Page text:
After years of fighting a losing battle with the urban problems of violent crime, theft, drug abuse and drunk driving that accompany the 40,000 people who crowd San Gabriel Canyon on busy weekends, law enforcement officials say they are regaining control of the area.
"A lot of the bad element has left the canyon, and I think we've taken it back for families to use," said Capt. Tom Vetter, commander of the Los Angeles County Sheriff's Department's San Dimas substation. "We are addressing the problems we have up there, and I think we're doing a good job."
Although the U.S. Forest Service, the Sheriff's Department and the California Highway Patrol began coordinating their enforcement efforts in San Gabriel Canyon three years ago, the payoff in lower crime rates and improved safety has come primarily in the last year.
Crime on the Wane
According to Sheriff's Department statistics, there were 15 incidents of violent crime between July 1, 1985, and March 30, 1986. For the 12 previous months, there were 22 such incidents.
Such crimes as burglaries and thefts have been decreasing at a greater rate, the Sheriff's Department said. There were 57 such crimes from July, 1985, through March, 1986; there had been 126 such incidents in the previous 12 months.
"We've made great strides in controlling the area," said William Woodland, Forest Service recreation officer. "We have not been able to increase our patrols significantly, but we have changed their operating hours to spread them out more effectively.
"We've gotten a lot of positive feedback from the users. That's the best sign that we're being successful."
'No Law Up There'
Forest Service personnel--trained primarily in land management, not law enforcement--have had to contend with mounting crime problems in San Gabriel Canyon since the early 1970s.
With no officers regularly patrolling the area, the easily accessible canyon became a magnet for illegal activities, said Roger Richcreek, crime prevention and enforcement coordinator for Angeles National Forest.
"People would say, 'We're going up to the canyon because there's no law up there, no one will hassle us,' " Richcreek said.
That changed in 1983 when problems at the canyon's Crystal Lake campground prompted the Forest Service to arm some of its rangers and coordinate law enforcement with the Sheriff's Department and the CHP under the Crystal Lake Alternative Management Plan, referred to by officers as CLAMP.
'Tired of Feeling Threatened'
"It was the first time in the United States that we routinely armed Forest Service rangers," Richcreek said, adding that complaints from visitors justified the move.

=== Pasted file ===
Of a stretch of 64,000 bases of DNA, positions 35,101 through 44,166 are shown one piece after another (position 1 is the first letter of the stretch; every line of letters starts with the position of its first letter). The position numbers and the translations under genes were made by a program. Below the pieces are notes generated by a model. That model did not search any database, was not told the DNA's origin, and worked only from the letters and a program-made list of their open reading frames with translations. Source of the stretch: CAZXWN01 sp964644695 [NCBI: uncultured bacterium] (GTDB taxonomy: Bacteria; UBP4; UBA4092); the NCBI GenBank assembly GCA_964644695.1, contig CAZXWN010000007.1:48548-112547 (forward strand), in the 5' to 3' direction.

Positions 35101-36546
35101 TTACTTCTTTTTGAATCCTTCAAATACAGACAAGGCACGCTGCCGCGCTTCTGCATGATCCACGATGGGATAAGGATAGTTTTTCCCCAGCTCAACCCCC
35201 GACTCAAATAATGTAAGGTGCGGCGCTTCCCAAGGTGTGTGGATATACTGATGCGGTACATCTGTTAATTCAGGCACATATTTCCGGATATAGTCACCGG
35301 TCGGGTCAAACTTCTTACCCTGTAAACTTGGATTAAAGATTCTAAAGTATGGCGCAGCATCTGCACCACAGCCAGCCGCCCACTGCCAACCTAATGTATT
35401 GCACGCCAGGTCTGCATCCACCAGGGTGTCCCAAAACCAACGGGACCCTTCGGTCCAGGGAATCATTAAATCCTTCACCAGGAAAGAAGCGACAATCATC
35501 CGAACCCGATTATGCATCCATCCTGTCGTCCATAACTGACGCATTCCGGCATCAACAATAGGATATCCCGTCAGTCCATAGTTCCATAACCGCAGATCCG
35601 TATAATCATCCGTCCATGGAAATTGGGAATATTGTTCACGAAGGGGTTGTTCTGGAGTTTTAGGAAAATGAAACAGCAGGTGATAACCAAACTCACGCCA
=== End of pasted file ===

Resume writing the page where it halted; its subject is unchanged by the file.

"People were tired of feeling threatened and having to get up in the middle of the night and leave (the campground) because of the loud music and the rocks and bottles being thrown," Richcreek said.
The key to reduced crime since then, Richcreek said, has been the higher profile taken by the various agencies that patrol the canyon.
The Forest Service has increased the presence of its armed patrol officers, particularly in the canyon's off-road-vehicle area. The Sheriff's Department has stepped up patrols on California 39--the canyon's only access route--and the CHP is assisting the Azusa and Glendora police departments in using highway checkpoints to apprehend drunk drivers.
Several weekends a year, the agencies pool their resources during "maximum enforcement periods" to crack down on chronic crime problems.
"When I first came up here, I'd stop people, and they'd say, 'I didn't know there were any police up here,' " said Deputy Doug Reimer of the Sheriff's Department. "They don't say that anymore."
The increased patrols also have improved traffic safety on California 39, formerly dubbed a "killer road" because its accident rate was three times the average for mountain highways.
Since 1984, the rate of accidents has been decreasing. There were 118 accidents in 1984 and 84 in 1985. There were 29 in the first five months of this year. More significant, there have been no traffic deaths on the road this year; there were 11 in 1985.
"We've been sending more patrols up there on overtime," said CHP Officer Andre Tate. "When people see all the patrol cars up there, they start to calm down. I think that's why we're seeing fewer accidents."
The agencies also have been successful in curbing alcohol and drug use by teen-agers in turnouts on Glendora Mountain Road, which winds through Angeles National Forest east of San Gabriel Canyon.
Earlier this spring, the county Department of Public Works built berms to close off the turnouts. The county Board of Supervisors enacted an ordinance last month closing the road from 8 p.m. until 8 a.m. Fridays and Saturdays and on nights preceding holidays.